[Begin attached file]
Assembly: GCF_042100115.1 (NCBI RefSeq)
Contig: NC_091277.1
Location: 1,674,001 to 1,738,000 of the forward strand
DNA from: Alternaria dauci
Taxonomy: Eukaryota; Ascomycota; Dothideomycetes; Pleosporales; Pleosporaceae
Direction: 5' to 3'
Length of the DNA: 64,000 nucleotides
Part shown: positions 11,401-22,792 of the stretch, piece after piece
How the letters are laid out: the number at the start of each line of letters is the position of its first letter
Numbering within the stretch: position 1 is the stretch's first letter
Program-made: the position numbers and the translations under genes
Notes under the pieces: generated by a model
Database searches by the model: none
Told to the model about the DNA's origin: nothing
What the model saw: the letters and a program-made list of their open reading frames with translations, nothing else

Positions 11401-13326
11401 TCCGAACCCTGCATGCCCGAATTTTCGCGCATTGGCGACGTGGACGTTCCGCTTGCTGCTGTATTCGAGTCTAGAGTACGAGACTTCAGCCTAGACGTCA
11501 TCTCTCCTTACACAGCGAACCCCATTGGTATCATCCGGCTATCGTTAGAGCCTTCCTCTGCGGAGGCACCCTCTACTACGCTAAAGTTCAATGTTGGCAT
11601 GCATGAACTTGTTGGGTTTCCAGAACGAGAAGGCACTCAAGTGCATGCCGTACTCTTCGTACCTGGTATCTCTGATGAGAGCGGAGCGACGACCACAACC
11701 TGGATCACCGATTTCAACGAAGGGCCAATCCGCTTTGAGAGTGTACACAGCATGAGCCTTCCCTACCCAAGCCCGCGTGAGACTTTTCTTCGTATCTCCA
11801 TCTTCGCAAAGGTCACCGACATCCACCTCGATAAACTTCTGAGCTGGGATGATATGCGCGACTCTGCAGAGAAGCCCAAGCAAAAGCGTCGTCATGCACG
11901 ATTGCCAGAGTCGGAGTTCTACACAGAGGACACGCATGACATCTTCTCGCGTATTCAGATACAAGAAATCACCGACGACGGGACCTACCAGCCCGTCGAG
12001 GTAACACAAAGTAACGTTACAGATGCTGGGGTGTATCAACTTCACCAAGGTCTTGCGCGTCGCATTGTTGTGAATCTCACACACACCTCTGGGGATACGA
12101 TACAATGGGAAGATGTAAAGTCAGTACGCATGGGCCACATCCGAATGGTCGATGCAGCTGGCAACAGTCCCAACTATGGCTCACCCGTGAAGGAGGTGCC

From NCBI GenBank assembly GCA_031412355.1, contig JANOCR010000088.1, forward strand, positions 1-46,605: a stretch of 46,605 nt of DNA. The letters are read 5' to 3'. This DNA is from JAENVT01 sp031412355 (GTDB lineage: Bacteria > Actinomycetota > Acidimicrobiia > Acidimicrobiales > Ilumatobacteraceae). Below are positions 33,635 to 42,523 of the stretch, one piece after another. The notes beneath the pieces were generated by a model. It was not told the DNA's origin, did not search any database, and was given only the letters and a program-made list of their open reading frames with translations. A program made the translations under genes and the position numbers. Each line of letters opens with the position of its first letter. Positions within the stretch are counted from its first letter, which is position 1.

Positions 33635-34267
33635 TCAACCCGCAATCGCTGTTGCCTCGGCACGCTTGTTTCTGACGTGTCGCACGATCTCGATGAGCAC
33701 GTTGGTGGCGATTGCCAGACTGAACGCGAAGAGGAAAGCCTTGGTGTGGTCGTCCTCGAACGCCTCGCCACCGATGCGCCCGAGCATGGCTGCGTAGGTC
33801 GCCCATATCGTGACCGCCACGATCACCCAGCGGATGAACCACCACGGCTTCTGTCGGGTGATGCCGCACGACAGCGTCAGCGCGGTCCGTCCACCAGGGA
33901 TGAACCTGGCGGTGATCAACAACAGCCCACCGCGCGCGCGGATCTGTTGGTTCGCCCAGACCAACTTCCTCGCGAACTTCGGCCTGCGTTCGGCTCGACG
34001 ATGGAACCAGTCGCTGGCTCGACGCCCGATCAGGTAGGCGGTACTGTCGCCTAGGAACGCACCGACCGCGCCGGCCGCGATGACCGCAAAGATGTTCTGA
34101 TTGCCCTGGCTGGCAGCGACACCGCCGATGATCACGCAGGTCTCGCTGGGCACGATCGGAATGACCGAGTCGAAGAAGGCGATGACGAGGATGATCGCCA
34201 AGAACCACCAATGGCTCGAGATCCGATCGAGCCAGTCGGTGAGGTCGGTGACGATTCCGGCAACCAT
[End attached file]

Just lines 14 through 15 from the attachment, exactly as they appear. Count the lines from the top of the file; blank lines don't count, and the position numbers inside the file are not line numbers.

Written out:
Told to the model about the DNA's origin: nothing
What the model saw: the letters and a program-made list of their open reading frames with translations, nothing else